Americans continued to seek moderate amounts of medical care in the first quarter, helping insurer UnitedHealth Group beat profit expectations amid signs of continued restraint in health-care spending.
In an early look at medical-cost trends for 2012, the nation’s biggest private insurer said today that an increase in outpatient treatments from January through March was partly offset by a lack of growth in hospital stays. The Minnetonka, Minn. company is considered a bellwether for healthcare spending, as well as for the managed care sector, as the first major insurer to report quarterly earnings.
Treatment volume is “tracking right in line with our expectations, which is to say we saw a modest increase in utilization,” Dan Schumacher, UnitedHealth’s chief financial officer, said on a conference call with investors. “Outpatient is the place where we see the most increase, and on the inpatient side we actually continue to see that very restrained. Our hospital bed days are actually flat to down in each of our businesses.”
The insurer’s expected 2012 cost increase for medical treatment, which includes price hikes from doctors and hospitals, as well as changes in how much care members seek, remains at 6 percent, UnitedHealth said.
Growth in the demand for care fell sharply after the economy tanked in 2008, and analysts have wondered when it would pick up as a recovery took hold. UnitedHealth’s results from its 36 million members suggest: Not yet.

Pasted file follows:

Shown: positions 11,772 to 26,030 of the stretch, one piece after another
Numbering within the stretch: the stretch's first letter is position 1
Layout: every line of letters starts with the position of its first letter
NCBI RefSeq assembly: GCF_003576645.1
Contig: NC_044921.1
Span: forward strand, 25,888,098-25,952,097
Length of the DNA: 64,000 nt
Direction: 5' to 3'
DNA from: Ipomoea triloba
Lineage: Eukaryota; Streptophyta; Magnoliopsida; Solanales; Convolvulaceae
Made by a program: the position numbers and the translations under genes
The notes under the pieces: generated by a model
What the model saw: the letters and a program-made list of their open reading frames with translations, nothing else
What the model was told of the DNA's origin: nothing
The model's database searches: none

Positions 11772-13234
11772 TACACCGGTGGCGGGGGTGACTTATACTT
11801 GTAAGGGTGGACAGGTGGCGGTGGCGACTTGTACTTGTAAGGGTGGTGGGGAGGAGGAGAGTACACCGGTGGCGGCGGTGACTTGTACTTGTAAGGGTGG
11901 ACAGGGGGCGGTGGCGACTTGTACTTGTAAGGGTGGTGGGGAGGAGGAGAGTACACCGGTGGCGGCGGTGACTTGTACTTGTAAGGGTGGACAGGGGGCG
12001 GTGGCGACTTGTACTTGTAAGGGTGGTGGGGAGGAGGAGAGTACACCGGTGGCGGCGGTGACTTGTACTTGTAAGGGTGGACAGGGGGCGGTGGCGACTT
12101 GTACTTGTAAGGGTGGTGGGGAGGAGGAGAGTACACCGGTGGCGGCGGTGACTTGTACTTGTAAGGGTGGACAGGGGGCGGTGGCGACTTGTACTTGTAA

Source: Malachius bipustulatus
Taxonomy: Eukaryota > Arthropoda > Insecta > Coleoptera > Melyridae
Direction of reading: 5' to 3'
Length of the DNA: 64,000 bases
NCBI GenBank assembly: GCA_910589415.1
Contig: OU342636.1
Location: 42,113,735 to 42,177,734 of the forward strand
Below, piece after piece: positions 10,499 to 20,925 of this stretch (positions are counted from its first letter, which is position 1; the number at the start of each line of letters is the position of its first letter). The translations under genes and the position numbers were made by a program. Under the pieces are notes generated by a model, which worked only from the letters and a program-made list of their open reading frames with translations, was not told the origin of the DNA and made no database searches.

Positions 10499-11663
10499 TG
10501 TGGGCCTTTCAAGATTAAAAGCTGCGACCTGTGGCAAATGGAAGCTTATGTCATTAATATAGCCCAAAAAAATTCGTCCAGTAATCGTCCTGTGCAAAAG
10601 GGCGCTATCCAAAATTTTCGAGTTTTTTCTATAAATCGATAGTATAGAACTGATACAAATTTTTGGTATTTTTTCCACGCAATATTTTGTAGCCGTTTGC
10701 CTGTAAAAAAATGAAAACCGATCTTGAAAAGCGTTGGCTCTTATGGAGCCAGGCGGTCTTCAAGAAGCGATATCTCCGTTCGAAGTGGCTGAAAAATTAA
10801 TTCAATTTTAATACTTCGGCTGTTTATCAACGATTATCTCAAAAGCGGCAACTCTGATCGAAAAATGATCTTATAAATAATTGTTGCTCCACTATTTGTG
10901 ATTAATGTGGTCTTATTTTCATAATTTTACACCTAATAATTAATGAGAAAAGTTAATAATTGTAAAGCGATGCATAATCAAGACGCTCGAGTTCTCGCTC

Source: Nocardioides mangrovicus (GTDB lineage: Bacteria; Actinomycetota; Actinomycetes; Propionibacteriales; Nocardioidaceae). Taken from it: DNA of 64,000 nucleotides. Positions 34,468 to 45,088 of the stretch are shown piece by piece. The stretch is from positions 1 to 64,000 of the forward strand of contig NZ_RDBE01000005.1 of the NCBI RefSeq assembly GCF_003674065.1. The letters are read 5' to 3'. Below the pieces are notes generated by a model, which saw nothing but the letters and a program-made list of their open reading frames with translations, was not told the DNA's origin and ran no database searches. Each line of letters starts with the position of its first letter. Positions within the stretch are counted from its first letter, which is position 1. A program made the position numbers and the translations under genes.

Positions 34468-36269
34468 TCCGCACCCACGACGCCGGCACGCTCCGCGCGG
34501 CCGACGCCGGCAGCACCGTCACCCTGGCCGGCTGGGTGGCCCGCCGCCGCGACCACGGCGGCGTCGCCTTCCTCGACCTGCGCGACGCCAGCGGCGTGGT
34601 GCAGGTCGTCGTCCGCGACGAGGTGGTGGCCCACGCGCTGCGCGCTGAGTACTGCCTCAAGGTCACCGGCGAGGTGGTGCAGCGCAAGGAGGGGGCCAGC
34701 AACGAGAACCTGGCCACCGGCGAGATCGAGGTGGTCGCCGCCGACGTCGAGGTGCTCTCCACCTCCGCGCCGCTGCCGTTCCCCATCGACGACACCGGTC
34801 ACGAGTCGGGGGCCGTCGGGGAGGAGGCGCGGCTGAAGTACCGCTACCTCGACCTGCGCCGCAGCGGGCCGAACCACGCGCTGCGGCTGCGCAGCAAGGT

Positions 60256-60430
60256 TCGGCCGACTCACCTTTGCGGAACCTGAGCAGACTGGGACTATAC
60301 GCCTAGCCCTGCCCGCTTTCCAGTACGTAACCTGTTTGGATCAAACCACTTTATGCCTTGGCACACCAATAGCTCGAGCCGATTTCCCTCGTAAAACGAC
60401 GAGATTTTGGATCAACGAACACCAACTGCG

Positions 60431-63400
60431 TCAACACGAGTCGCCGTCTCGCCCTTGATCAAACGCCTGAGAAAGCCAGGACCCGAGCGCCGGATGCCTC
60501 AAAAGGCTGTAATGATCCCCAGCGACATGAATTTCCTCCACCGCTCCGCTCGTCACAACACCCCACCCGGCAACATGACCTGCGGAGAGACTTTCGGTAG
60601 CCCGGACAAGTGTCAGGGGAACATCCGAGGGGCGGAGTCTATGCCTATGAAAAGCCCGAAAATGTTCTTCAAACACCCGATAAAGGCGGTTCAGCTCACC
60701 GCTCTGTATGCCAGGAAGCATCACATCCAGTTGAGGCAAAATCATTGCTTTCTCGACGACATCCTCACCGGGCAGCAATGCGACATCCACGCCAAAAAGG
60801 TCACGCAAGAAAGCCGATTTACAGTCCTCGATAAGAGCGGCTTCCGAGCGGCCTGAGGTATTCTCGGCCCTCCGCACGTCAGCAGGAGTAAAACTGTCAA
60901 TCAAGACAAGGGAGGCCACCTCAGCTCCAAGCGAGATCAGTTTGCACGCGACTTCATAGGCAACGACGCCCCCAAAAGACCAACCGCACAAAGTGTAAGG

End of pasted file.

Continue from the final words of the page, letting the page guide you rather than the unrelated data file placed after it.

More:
Many analysts pointed to the economic slump as an explanation, saying financially pinched families have avoided seeking care. These analysts expected medical visits to pick up as the economy improved. At the same time, however, employers and insurers have aggressively sought to contain costs by making workers pay larger deductibles and nudging them to get high-quality, less-expensive care.
Other factors influencing the 2012 cost trends are continued consolidation among hospitals and doctors, which gives them greater power to raise prices, and the expiration of patents on blockbuster drugs such as Pfizer’s Lipitor, which allows patients and health plans to buy cheaper generics, according to consultants PricewaterhouseCoopers.
In today’s UnitedHealth results, flat or declining hospital stays stood out as a powerful brake on cost increases, said Thomas Carroll, who follows the company’s stock for Stifel Nicolaus, an investment firm.
“What is positive are [UnitedHealth’s] comments around inpatient utilization — that it is still low,” Carroll said. “As you know, inpatient is the biggest piece of the health-care cost pie. The low utilization in inpatient is likely offsetting higher outpatient” trends and price increases by hospitals, he said.
UnitedHealth earned $1.4 billion in the first quarter, a 3 percent increase from results in the same period last year. Revenue was $27.3 billion, much of which includes sales from UnitedHealth’s non-insurance businesses. UnitedHealth’s profit of $1.31 a share exceeded the average estimate of $1.17 per share from Wall Street analysts, as compiled by Bloomberg News.